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4 things to consider before starting your own book club

How to set up your own book club

4 things to consider before starting your own book club

One evening each month, I can be found in the cosy cubby of a pub, spending the next few hours diving into the pages of that month’s read with a group of diehard bibliophiles. I’ve always felt that there was something romantic about book clubs, not solely in the sense that they make great meet-cutes for main characters, but because they feel old-timey and warm, and they are a means of coming together and connecting over what is normally a solitary hobby.

Book clubs open doors to new worlds, new genres, as well as to lasting friendships, and topics and experiences that you hadn’t previously considered.

Thinking about setting up your own book club? Here are some points to ponder and tips to help you get started.

What are you going to read?

With so many options out there, how do you decide what you’re going to read? Well, you might choose to have a theme for your book club, for example, is this club going to be devoted to minority or female writers? Or is it going to focus on a certain genre, such as crime books, or fantasy? Alternatively, the club could be devoted to working through prize lists, like the Booker Longlist.

If you don’t want to go so niche, you could consider changing the theme each month (romance, then translation, then a book set in your region), or find other ways to narrow the pool, such as only picking paperbacks under 300 pages. From there, you just need to figure out how the decision process is going to work – will you put forward options and allow the group to vote on which book they’d like to read as you go? Let a different person pick each time? Or will you take lots of suggestions from everyone, and allocate books throughout the year?

Who are you going to invite?

First things first, how many people do you want to have in your book club, and what kind of atmosphere are you looking to create? Do you want intimate chats, where each person has space to freely express their thoughts, or are you looking to create a larger group where everyone jumps in and thoughts are bounced around?

You might have queues of friends and family who are keen to join the club and get reading – in that case, all you need to do is send the invites out. But if you’re looking to get to know new people, and connect with other readers over a shared interest, you might want to turn to the internet.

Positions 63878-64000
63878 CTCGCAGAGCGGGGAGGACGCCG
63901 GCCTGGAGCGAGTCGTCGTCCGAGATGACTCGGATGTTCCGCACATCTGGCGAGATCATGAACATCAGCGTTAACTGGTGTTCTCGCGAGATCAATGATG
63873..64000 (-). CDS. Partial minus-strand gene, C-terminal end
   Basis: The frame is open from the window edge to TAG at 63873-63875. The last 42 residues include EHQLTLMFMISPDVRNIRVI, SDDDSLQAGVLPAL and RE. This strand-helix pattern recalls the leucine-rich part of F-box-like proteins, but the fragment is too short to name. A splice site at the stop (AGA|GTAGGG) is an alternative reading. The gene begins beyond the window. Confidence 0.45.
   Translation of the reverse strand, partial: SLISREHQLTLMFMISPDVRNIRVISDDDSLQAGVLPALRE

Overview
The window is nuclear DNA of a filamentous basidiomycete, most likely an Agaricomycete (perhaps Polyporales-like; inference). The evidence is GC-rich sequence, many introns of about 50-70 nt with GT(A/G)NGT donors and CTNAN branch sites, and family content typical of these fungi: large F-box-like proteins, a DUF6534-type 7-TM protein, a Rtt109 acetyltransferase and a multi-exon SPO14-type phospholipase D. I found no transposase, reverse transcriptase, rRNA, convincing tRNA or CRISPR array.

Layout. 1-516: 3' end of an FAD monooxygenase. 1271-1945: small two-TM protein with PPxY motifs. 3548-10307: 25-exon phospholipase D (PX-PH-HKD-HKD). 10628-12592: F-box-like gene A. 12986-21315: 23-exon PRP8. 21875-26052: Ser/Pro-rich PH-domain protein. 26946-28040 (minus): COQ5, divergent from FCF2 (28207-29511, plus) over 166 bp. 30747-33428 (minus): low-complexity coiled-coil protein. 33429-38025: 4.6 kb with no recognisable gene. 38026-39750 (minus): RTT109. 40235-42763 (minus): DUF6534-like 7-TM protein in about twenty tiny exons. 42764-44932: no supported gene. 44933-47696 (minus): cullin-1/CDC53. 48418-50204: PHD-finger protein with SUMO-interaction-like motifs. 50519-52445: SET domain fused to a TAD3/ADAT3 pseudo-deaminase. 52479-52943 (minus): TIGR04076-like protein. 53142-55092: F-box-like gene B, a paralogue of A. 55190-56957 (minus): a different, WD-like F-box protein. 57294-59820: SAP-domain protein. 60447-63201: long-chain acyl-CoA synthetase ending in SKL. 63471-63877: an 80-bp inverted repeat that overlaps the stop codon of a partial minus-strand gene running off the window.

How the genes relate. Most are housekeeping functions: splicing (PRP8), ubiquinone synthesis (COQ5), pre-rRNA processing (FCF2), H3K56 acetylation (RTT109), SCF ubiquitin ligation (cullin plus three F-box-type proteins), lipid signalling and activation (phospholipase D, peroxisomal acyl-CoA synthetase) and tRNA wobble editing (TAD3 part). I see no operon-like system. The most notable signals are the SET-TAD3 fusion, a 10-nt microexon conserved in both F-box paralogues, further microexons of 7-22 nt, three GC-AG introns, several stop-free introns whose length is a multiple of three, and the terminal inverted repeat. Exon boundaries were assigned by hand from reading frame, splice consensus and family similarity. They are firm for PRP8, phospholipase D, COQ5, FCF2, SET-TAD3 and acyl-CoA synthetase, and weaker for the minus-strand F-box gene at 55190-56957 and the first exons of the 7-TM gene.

You can start your own group that people can search for on sites such as MeetUp, where others hunting for book clubs like yours are likely to discover them. Or you could try putting a call out in local Facebook groups.

4 things to consider before starting your own book club

Where are you going to meet?

You might prefer the physical presence of your book clubbers, in which case you need a space to meet up. Would you like to come to an arrangement where you meet in each other’s homes, and take it in turn to host? Or would you prefer the neutral ground of a pub or other social space?

If you have a lot of people attending, it might be worth seeing what spaces are available to hire in your area – such as town and village halls, and other community hubs. These spaces may charge an hourly rate to hire, so depending on how much that is, you might wish to ask your group to chip in to cover the cost.

Alternatively, meeting online means that you can theoretically invite anyone, from anywhere in the world, to join the club. Lockdown introduced us all to a vast array of platforms to video chat across the globe, and many of us are now familiar with the logistics, making them a straightforward option.

How can you keep it accessible?

Books can be expensive, particularly newly released hardbacks. That’s another reason you may choose to stick to shorter paperbacks, but there are other ways that you can cut costs, too.

For a start, if you have a longer lead time between each meeting, it may give people the opportunity to buddy up and book share. Libraries are also a great option – and, with enough notice, many libraries will allow you to request book purchases. Ebooks are another money-saving avenue and, what’s more, you can actually borrow ebooks from libraries for no cost. For those with visual impairments, those who struggle with text, or even those with a preference, audiobooks are another great option and readily available – plus, again, you can borrow audiobooks from the library.

It’s time to turn the page, create an open environment, and sit back and enjoy as ideas, thoughts, and feelings flourish together.